|Gaming Commissioner Phil Brear|
The private eye even noted what papers were being carried, clothes worn and the value of Mr Brear’s properties. Phone calls were made to Hassans offices to see if lawyers were in meetings when Mr Brear was there.
The claimants are using this to support their suggestion that Mr Brear has not acted impartially towards them.
Mr Brear is faced with a legal challenge in the form of an application for judicial review to the Supreme Court. A case management meeting yesterday has set this hearing down for December.
The claimants seek not only to have Mr Brear’s intervention declared unlawful but also question the very powers under which he acts.
Mr Brear has yet to submit his statement to the court but court papers have already shown that even an autobiography written by one of horseracing’s most colourful characters Barney Curley, is being used in evidence against Mr Curley in a bid to suggest that the claimants were part of an elaborate ‘insider trading’ style coup.
Damian Hall, Rupert Collier, James Tetherton, Emmett Monaghan and Luke McBride accuse the Gibraltar commissioner of acting without authority and point to the fact that other gaming regulators, including the UK Gambling Commission, of which Mr Brear was once operations chief, have allowed payouts on these same punts.
So far Chief Justice Anthony Dudley has not, at this stage, ordered that they appear before the court to give live evidence and face cross examination as Mr Brear’s lawyers have requested.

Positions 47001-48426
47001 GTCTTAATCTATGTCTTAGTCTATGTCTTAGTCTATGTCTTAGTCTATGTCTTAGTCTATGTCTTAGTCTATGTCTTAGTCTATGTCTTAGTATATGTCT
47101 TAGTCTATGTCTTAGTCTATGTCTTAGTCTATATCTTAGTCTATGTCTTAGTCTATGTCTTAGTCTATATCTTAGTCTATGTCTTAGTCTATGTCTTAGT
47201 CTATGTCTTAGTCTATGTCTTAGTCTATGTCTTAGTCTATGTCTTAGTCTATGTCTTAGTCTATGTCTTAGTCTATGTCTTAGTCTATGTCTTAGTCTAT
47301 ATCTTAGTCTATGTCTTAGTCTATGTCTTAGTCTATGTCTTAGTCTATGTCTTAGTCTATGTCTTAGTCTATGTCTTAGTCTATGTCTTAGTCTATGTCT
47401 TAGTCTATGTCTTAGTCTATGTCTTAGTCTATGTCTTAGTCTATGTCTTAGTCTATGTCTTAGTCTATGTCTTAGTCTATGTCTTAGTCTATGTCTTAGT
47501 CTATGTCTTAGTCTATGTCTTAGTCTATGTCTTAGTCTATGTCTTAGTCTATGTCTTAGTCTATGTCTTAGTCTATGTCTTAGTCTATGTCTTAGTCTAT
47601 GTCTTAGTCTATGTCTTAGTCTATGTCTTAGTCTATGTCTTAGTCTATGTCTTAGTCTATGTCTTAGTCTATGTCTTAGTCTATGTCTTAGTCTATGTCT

Court documents obtained by the Chronicle last month showed that Mr Brear accuses the claimants not only of failing to make a full disclosure of all material facts, but of having “falsely averred that their accounts are not proxy accounts for Mr Curley.”
The judge is also understood to be questioning whether or not the claimants should have pursued their claims by suing parties directly rather than through a judicial review.
The proceedings have come about as a result of a series of multiple bets placed by the applicants with Betfred and 888 on four horses running at various race meetings held in England on the 10th May 2010. Both Betfred and 888 were instructed by Mr Brear to freeze the applicants’ account pending the outcome of investigations in the United Kingdom and a decision as to the bona fides of the bets. To date the monies have not been paid.
Bets placed in other jurisdictions by the applicants were paid out and as a result of the interest generated the British Horse Racing Authority and the Independent Betting Adjudicating Service (IBAS) undertook detailed investigations and both bodies found there had been no breaches of the rules of racing.
The applicants, represented by Freddie Vasquez QC, of Triay and Triay, have argued that contractual issues between the parties are an entirely separate matter. Submissions to the court from them described the allegations against them as “scatter gun”. They also challenge the way the gaming authority in Gibraltar was investigating their private affairs and allege there may have been breaches by the Gaming authority of a duty to maintain confidentiality.
They have submitted a report carried out by the detective agency Annisa Intelligence Ltd of Surrey which followed and photographed Mr Brear between Monday July 25 and Friday July 29 of this summer. It recorded his attending meetings with Betfred’s lawyers Hassans and other movements and as a result the claim is that confidentiality may have been breached and that Mr Brear was seeking to support the gaming operators in resisting making out payments and that he is not impartial.
Betfred, who alerted the Gibraltar authority to their concerns, say that the dispute is not about money. “The company will always honour bona fide bets,” it said adding that it became aware of “irregular betting activity” on May 10 2010. It believes that 50 accounts were opened for the purpose of the coup. Betfred allege that the claimants are in fact friends and family of Mr Curley.